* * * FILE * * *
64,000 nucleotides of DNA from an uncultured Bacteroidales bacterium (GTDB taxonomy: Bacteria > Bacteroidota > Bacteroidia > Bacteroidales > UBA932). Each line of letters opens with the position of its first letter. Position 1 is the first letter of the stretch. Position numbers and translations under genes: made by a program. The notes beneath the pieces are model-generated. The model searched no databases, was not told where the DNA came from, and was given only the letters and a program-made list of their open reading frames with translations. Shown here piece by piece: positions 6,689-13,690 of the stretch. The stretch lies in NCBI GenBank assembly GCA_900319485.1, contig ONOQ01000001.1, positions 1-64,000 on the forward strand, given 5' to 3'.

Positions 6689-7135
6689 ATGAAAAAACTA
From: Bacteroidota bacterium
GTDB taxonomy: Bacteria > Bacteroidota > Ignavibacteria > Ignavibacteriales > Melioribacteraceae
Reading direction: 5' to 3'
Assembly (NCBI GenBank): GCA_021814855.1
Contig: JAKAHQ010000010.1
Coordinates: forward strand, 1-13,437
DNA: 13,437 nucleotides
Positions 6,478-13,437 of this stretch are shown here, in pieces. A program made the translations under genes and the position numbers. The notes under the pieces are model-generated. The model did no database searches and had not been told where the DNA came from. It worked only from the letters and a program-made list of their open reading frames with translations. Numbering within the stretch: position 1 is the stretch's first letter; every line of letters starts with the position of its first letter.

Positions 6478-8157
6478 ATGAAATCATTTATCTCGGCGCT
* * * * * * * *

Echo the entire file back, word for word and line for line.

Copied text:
64,000 nucleotides of DNA from an uncultured Bacteroidales bacterium (GTDB taxonomy: Bacteria > Bacteroidota > Bacteroidia > Bacteroidales > UBA932). Each line of letters opens with the position of its first letter. Position 1 is the first letter of the stretch. Position numbers and translations under genes: made by a program. The notes beneath the pieces are model-generated. The model searched no databases, was not told where the DNA came from, and was given only the letters and a program-made list of their open reading frames with translations. Shown here piece by piece: positions 6,689-13,690 of the stretch. The stretch lies in NCBI GenBank assembly GCA_900319485.1, contig ONOQ01000001.1, positions 1-64,000 on the forward strand, given 5' to 3'.

Positions 6689-7135
6689 ATGAAAAAACTA
From: Bacteroidota bacterium
GTDB taxonomy: Bacteria > Bacteroidota > Ignavibacteria > Ignavibacteriales > Melioribacteraceae
Reading direction: 5' to 3'
Assembly (NCBI GenBank): GCA_021814855.1
Contig: JAKAHQ010000010.1
Coordinates: forward strand, 1-13,437
DNA: 13,437 nucleotides
Positions 6,478-13,437 of this stretch are shown here, in pieces. A program made the translations under genes and the position numbers. The notes under the pieces are model-generated. The model did no database searches and had not been told where the DNA came from. It worked only from the letters and a program-made list of their open reading frames with translations. Numbering within the stretch: position 1 is the stretch's first letter; every line of letters starts with the position of its first letter.

Positions 6478-8157
6478 ATGAAATCATTTATCTCGGCGCT